The point to holding the smoke within our lungs a longer time is that more seconds within should = more time to absorb. And while that's true, most bio-adsorbtions don't all run at the same speed throughout, and you get a funny kind of diminishing returns. In other words, the smoke chemicals begin by crossing into lung tissue at a super-fast rate within the first two or three instants, then absorb more modestly over the next few seconds, and then finally barely adsorbs at all for however long you may keep it held inside.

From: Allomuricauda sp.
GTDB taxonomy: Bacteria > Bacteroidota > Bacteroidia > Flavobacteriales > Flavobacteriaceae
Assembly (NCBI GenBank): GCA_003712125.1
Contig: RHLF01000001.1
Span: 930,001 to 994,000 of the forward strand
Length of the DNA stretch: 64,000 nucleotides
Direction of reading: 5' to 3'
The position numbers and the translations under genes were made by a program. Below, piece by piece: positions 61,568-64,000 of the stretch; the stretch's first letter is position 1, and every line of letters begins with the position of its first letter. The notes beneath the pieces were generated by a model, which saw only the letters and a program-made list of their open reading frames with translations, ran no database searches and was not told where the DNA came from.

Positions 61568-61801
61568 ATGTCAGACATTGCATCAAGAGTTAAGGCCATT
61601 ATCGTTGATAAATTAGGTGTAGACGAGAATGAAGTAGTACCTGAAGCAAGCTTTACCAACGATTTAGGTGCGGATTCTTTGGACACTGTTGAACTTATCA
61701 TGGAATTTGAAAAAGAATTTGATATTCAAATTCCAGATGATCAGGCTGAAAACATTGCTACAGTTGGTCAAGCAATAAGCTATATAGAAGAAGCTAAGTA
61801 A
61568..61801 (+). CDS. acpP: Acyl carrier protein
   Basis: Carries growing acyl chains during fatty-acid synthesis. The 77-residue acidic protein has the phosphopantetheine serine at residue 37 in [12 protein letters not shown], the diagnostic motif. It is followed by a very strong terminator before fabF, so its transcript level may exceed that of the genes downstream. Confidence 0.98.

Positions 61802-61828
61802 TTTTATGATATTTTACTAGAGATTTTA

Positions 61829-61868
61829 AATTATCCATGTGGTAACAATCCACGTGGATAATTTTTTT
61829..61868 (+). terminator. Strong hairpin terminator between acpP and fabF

So, the first few seconds gets you an 85% amount of the chemicals absorbed, an additional few seconds more only boosts the absorbtion another 5% or so, and it might take a minute to get another 5%. That's what we mean by diminishing returns; the extra holding time didn't really give you much better delivery, so why bother?
For those readers who are biochemically trained, I suspect that the speed of smoke aborbtion is a function of the inverse square law for seconds held captive, just as a guess [Vesperae has such training & I don't know how many others here as well].